Political observers in Newfoundland and Labrador have lately borne witness to a display of rather undesirable traits possesed by politicians — on both sides of the legislature.
Along with this so-called “flip-flopping” happening with alarming regularity, we have also been treated to other blatant political shenanigans, such as the seat reduction ploy of the governing party, the much criticized Bill 42, which has now cut our representatives’ seats in the legislature from 48 to 40. And on June 8, the House of Assembly received the Electoral Boundaries Commission’s Report.
The report made several changes to the proposed boundaries revealed in January, but the number cut remained unchanged. Bill 13 was debated and passed in the legislature on Wednesday, effectively legalizing the 40 districts — some entirely new.
Was this true democratic reform, as claimed by government members, or was it really political one-upmanship? CBC reported during the January Bill 42 legislative sitting that “PC insiders” revealed to the network that the impetus for the seat cut was to throw the Liberals off — to land a “knockout punch”.
So, we saw this government (and the Liberals, who struck a deal with them on the seat reduction) playing partisan games with a democratic institution.
Whether it is something minor and fleeting as often seen in the somewhat infamous Twitter #nlpoli vortex, or something far more significant like toying with our democratic machinery a la Bill 42, some of our elected representatives on both sides of the House cannot keep their positions straight.
A flip-flop is defined by Merriam-Webster as a reversal, typically regarding policy or strategy. We are seeing lots of reversal on political strategy here in the province as of late — but on policy? No party has given the electorate much in the way of the latter in this election year.
This rather unflattering term “flip-flop” gained considerable traction during the United States presidential election campaign of 2004, when the Republican Party successfully tagged then Democratic nominee John Kerry with it, even though George W. Bush was notorious for it himself. It was quite detrimental to Kerry’s credibility as a candidate and arguably a factor in his loss.
Meanwhile in this province, it is a favorite term of political opponents, and pundits, to level at Liberal Leader Dwight Ball for his consistent inconsistency regarding much of anything, really.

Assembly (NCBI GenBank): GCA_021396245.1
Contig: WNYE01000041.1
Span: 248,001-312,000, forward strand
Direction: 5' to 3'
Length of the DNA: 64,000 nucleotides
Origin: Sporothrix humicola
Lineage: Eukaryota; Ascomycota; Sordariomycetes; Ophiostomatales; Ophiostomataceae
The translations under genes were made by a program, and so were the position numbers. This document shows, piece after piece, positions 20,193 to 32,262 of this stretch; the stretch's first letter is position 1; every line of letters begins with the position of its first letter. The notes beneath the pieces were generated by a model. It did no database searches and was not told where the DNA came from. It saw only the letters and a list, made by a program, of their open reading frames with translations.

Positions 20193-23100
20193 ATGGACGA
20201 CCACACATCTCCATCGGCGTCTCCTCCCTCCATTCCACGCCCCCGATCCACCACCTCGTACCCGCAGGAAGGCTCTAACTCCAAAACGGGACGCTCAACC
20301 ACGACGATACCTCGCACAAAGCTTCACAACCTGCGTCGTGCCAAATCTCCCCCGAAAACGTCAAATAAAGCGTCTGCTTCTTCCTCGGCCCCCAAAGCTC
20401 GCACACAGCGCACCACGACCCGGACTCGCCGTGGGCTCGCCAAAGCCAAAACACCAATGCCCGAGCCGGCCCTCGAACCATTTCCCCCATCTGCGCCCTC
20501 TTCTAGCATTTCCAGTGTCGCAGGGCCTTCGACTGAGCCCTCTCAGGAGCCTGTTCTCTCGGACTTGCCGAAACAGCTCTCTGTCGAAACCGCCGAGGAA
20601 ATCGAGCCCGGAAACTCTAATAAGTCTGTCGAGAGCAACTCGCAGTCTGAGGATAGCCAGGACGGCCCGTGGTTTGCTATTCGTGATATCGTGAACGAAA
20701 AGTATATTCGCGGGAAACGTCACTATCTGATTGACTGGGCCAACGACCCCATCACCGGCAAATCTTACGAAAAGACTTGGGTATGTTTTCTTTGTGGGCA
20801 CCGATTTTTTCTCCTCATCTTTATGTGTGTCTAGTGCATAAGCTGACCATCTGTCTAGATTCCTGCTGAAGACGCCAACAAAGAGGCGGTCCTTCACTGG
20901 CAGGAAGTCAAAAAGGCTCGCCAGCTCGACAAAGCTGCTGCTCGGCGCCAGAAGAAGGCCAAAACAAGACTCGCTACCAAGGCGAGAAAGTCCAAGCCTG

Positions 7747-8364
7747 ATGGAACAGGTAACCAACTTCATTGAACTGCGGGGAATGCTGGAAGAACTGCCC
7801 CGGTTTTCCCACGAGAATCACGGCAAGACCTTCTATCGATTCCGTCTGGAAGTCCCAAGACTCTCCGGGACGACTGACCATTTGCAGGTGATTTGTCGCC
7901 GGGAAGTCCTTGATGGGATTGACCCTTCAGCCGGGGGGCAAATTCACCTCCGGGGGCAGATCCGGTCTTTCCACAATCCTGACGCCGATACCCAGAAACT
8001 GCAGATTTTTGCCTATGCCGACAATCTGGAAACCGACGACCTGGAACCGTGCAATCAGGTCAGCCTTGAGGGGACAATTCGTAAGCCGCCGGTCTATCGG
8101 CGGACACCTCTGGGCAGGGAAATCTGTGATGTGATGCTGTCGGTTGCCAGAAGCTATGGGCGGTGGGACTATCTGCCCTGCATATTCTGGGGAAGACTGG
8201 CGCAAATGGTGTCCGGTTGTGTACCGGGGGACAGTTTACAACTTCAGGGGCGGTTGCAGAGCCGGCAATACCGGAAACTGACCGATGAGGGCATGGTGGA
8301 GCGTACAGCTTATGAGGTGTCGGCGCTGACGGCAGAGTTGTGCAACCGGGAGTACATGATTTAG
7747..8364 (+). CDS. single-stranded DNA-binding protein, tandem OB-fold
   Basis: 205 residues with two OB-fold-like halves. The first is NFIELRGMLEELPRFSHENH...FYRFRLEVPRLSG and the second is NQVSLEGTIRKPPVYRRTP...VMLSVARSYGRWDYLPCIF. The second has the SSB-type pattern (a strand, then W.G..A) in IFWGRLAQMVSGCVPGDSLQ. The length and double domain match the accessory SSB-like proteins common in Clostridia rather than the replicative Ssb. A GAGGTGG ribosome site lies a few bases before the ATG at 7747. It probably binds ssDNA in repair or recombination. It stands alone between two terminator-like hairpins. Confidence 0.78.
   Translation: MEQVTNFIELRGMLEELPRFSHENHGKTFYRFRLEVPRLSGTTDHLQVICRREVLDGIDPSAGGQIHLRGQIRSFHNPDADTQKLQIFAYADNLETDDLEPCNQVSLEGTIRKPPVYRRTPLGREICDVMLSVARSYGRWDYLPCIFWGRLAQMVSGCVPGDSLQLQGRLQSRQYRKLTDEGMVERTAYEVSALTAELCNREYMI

Here’s a typical example. Back in January during the Bill 42 legislative sitting, Ball said he was fine with the election being held after September. Then, a few short months later, he suddenly indicated a not-so-surprising change of tune.
However, Ball is not the only politico who says one thing at one moment in time and subsequently changes his position, typically in the interests of political expediency, but also sometimes because government simply doesn’t have the money right now.
The phantom hospitals
It appears now given our stark fiscal reality, clearly evidenced by the numbers in April’s budget, that real work on the hospital’s construction won’t be happening anytime soon.
The same sorry limbo goes for the new Waterford Hospital, regarding which fellow columnist Mark Gruchy masterfully articulated well-placed outrage. As Gruchy said, we were promised by successive health ministers that work would soon be getting started on the new Waterford.
Not so now.
As with the Corner Brook hospital and the $40 million spent on, what exactly, citizens of this province will have to wait many more years for the new Waterford because, according to Kent, we have no money right now.
“I’m certainly disappointed there were no funds to advance this project,” Kent said about the new Waterford in an interview with The Telegram. “The delay is disappointing for a number of people who share my passion, but we will get there just not as quickly as we had hoped. It is challenging times and we face many difficult decisions, but I can assure you when the province’s fiscal position improves, the work required to complete the design will be done, and we’ll be looking at ways to do it cheaper and faster.”
All very disappointing indeed.
Time to court votes
While it is concerning to hear the presumptive future Premier, Mr. Ball, flip-flop, these reversals of position in such a short timespan by those presently at the Cabinet table—like Mr. Kent—should concern us even more.
Considering the financial morass we find ourselves mired in right now and for at least the next six fiscal years, this lack of candor and resoluteness, this petulant political gamesmanship—even with our very democratic institutions—is frankly shocking.
It is one thing to flip-flop, play politics, and obfuscate when it comes to the standard partisan pugilism. But it is quite another when such behaviour impacts serious social needs like new hospitals. And perhaps more serious still, when it involves meddling with our very foundations of democracy.
These self-serving machinations instill little confidence in the very people whose votes these same politicians will be soon courting in the lead up to election day on November 30.
Though I somehow suspect that these same folks will be better behaved in the weeks and months to come before the writ is dropped, as they make the rounds of the summer barbecue circuit, glad-handing and taking endless selfies.